Shannon Lynch, Ph.D.
Chair & Professor, Clinical Psychology
B.A. (1992), Tufts University;
M.A. (1996) and Ph.D. (1999), University of Michigan;
Postdoctoral Fellow (1999-2001), Victims of Violence Program, Cambridge Health Alliance/Harvard Medical School.
My research interests focus broadly on violence against women in general, and more specifically, on trauma survivors' use of resources to cope with and to recover from traumatic events. Currently, my research team is conducting a series of projects examining incarcerated women's trauma exposure, mental health, treatment/programming needs, and factors influencing current functioning as well as reintegration into the community post-release from prison.
Clinical interests are in trauma treatment, families, and general individual and group treatment.
*denotes current or former students as co-authors
*DeCou, C., Lynch, S.M, *Cole, T. & *Hill, S. (in press) Coping self-efficacy moderates the association between severity of partner violence and PTSD symptoms among incarcerated women. Journal of Traumatic Stress. October 2014. Revised and resubmitted January 2015. Accepted April 2015.
*Decou, C., *Cole, T., *Rowland, S., *Hill, S. & Lynch, S.M. (2015). An ecological process model of female sexual offending: The role of victimization, psychological distress, and life stressors. Sexual Abuse: A Journal of Research and Treatment, 27 (3), 302-323. DOI: 10.1177/1079063214556359.
Lynch, S., DeHart, D., Belknap, J., Green, B., Dass-Brailsford, P., *Johnson, K.J. & *Whaley, E. (2014). A multi-site study of the prevalence of serious mental illness, PTSD, and substance use disorders in women in jail. Psychiatric Services, 65(5), 670-674. DOI: 10.1176/appi.ps.201300172.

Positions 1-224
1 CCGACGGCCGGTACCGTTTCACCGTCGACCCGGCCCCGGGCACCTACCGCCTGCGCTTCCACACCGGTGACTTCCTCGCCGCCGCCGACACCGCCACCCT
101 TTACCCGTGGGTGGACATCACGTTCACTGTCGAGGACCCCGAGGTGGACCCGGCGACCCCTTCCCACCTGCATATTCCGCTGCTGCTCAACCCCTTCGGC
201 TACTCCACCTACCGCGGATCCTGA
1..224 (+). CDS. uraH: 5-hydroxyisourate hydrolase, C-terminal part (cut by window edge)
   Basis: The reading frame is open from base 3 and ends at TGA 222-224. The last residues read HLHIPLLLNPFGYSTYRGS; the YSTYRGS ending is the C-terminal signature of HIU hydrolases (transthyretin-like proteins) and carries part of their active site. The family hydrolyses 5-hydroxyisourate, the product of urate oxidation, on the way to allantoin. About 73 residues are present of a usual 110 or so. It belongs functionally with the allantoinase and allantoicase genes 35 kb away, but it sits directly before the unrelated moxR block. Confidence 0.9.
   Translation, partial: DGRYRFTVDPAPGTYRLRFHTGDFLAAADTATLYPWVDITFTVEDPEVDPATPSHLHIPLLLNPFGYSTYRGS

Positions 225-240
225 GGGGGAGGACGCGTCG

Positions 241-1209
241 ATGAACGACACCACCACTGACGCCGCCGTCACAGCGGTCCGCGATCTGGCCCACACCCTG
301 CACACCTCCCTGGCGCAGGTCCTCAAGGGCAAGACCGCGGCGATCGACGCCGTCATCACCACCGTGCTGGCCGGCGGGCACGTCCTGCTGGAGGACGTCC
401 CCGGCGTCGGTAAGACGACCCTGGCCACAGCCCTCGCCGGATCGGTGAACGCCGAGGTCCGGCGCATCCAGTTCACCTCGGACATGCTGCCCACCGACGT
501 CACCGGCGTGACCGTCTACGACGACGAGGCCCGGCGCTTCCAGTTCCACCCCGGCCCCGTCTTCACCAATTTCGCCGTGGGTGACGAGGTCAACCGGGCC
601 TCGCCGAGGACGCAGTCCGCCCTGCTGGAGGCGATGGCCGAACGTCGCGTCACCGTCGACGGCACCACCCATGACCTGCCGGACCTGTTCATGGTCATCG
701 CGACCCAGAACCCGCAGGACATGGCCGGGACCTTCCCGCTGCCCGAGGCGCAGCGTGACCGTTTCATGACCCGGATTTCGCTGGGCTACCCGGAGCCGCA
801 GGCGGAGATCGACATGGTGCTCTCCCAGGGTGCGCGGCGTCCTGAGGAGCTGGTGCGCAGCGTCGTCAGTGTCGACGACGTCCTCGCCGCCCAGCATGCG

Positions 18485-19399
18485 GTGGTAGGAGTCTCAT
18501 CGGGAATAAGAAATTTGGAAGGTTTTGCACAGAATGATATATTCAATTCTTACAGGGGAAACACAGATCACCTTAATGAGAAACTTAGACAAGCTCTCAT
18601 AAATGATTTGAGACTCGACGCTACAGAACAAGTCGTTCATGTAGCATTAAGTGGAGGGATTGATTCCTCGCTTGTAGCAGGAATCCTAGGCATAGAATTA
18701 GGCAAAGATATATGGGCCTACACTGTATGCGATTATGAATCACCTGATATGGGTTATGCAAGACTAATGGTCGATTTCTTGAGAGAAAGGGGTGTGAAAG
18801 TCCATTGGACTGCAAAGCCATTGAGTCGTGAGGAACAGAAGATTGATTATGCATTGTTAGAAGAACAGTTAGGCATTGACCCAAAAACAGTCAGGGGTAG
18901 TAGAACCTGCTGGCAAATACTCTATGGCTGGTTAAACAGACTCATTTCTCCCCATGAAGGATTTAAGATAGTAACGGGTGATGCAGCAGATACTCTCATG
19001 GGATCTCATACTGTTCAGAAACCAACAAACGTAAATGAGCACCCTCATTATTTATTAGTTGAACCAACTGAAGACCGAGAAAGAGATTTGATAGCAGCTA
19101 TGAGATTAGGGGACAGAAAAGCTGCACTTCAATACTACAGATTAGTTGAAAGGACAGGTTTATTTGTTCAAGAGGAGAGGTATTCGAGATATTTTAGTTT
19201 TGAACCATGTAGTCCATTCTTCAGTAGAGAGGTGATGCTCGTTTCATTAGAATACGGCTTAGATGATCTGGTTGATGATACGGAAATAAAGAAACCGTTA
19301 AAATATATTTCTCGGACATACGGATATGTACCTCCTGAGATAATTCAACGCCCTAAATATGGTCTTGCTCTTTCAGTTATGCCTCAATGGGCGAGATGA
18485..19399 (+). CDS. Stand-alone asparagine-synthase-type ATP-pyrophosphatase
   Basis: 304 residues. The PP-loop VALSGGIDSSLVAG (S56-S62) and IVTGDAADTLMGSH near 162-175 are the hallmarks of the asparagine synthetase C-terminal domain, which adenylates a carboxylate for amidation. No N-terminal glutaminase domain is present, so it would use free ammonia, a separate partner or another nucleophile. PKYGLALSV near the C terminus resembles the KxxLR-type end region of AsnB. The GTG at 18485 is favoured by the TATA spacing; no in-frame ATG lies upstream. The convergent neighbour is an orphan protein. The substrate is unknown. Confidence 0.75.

DeHart, D., Lynch, S., Belknap, J., Dass-Brailsford, P., & Green, B. (2014). Life-history models of female offending: The role of serious mental illness and trauma in women’s pathways to jail. Psychology of Women Quarterly, 38(1),138-151. DOI 0.1177/0361684313494357.
*Heath, N. M., Lynch, S. M., *Fritch, A. M., & Wong, M. M. (2013). Rape myth acceptance impacts the reporting of rape to the police: A study of incarcerated women. Violence Against Women, 19, 1065-1078.
*Johnson, K. A. & Lynch, S. M. (2013) Predictors of maladaptive coping in incarcerated women who are survivors of childhood sexual abuse. Journal of Family Violence, 8(1), 43-52.
Lynch, S. M., *Fritch, A. M. & *Heath, N. M. (2012) Looking beneath the surface: The nature of incarcerated women’s experiences of interpersonal violence, mental health, and treatment needs. Feminist Criminology, 7(4), 381-400.
Lynch, S. M., *Heath, N. M., *Matthews, K. C., & *Cepeda, G. J. (2012). Seeking Safety: An intervention for trauma exposed incarcerated women? Journal of Trauma & Dissociation, 13, 1-14.